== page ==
Anna Iltnere: Sea Library

Childhood drawing by Anna Iltnere. A house by the river with blooming water lilies.

Before going to sleep I walk down to the river for a swim. With my nostrils slightly above water, I watch the ducks moving among the water lilies. The lips of invisible fish blow circles into the surface on the other side. Cut grass and cold dew stick to my bare feet as I walk back. I wash them away, kiss my boys goodnight and climb into bed to read and to dream.

If I wake up before the others, I push my bike out of the garage and cycle to the morning sea, three miles away. It’s a gulf, to be honest, but we still call it the sea, the Baltic Sea, a tiny inner pocket of the Atlantic Ocean — where it hides what’s dearest, I imagine. There’s almost no salt in the Baltic Sea, they say, but my tongue still tastes it on my lips and my skin  when I leave gravity behind with my clothes on the shore and surrender my body to the waves. When I’m dressed again, I explore the white sand with my fingertips and put a couple of stranded splinters, tiny dark brown pieces of driftwood, in my pocket, stamp souvenirs from my own little journeys traversing same paths every day. I am a sea librarian now.

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Robin Moger Translates “The Princess Waits: A Verse Play by Salah Abdessabour”

Abdel-Hadi El-Gazzar, The Lady Rider, early 1950s. Source: christies.com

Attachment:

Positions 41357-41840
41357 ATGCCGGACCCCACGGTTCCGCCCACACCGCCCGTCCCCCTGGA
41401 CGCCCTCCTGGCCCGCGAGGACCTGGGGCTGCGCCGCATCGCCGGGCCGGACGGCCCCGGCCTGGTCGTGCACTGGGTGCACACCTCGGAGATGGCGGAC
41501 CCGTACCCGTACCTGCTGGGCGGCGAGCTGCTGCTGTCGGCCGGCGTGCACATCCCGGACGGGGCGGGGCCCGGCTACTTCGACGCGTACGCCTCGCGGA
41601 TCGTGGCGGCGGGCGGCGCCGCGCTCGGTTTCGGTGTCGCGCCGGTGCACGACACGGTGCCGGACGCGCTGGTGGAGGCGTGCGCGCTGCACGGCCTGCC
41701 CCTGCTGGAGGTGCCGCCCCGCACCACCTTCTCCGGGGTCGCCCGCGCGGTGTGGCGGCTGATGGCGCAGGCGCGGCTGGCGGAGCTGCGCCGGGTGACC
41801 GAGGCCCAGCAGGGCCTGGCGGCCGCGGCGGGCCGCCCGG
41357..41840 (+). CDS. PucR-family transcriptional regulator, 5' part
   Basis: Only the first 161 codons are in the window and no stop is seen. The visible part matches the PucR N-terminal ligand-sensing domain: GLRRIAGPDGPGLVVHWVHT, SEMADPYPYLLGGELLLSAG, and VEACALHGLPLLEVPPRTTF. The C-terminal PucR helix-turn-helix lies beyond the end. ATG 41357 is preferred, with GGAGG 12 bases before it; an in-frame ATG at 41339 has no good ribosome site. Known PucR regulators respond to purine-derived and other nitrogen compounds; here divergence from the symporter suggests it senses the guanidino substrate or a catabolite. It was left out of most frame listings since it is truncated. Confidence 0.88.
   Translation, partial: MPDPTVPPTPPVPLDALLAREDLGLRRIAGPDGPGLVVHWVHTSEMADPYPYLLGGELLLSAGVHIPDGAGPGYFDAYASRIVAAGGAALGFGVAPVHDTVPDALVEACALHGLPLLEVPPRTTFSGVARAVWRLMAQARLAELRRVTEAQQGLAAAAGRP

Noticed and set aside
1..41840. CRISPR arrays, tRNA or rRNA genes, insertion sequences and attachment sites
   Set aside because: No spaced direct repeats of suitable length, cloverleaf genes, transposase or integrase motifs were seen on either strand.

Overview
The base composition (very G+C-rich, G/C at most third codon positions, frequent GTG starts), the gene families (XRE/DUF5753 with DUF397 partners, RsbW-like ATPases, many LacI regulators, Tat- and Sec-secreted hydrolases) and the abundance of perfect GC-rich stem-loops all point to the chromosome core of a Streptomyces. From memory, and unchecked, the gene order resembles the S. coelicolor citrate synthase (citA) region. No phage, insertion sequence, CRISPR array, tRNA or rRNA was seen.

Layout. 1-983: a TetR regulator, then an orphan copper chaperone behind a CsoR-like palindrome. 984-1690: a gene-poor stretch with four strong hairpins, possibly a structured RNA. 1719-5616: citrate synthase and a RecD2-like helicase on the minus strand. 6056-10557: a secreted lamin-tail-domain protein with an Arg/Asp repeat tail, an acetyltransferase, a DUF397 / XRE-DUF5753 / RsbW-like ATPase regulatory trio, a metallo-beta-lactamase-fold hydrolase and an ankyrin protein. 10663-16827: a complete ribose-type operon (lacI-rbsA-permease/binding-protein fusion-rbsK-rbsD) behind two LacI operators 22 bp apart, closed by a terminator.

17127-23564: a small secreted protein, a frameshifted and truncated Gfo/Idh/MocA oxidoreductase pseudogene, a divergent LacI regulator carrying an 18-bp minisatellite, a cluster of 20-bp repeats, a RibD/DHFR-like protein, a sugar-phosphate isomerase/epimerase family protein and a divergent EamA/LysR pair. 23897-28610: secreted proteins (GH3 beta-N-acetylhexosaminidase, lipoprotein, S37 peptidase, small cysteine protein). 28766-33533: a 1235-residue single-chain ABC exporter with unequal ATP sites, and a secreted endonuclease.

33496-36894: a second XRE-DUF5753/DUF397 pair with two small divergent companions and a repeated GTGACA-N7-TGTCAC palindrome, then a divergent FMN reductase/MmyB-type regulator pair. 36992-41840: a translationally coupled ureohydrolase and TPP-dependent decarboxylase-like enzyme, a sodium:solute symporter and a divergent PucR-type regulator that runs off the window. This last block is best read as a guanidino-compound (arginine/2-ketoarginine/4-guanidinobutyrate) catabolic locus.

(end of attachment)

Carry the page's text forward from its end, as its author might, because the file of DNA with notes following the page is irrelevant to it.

We do not see the hut when the lights first come up, and then we see it. Its inhabitants are not interested in us, perhaps because their problems do not concern us. These women spend their days waiting for a man, and they know that one day he will come. Lights shine upstage from the front of the stage, illuminating a door in the back wall. Neither fully open nor quite shut, it swings gently on its hinges, creaking intermittently, as though the fitful wind outside the hut is knocking to make its presence known within. Then the light sweeps downstage and to the right: we see a flight of stairs rising to the princess’s room, mirrored by a flight on the left leading down to their larder. Centre stage is an old-fashioned, rectangular dining table—or rather, it is simply old: it has no identifiable fashion. Around this table there are four chairs, the back of one slightly higher than the rest. The chairs are not neatly arranged but are scattered about as though hastily vacated. Between them wend the backs of two women dressed in black, cleaning the shabby furnishings and complaining.

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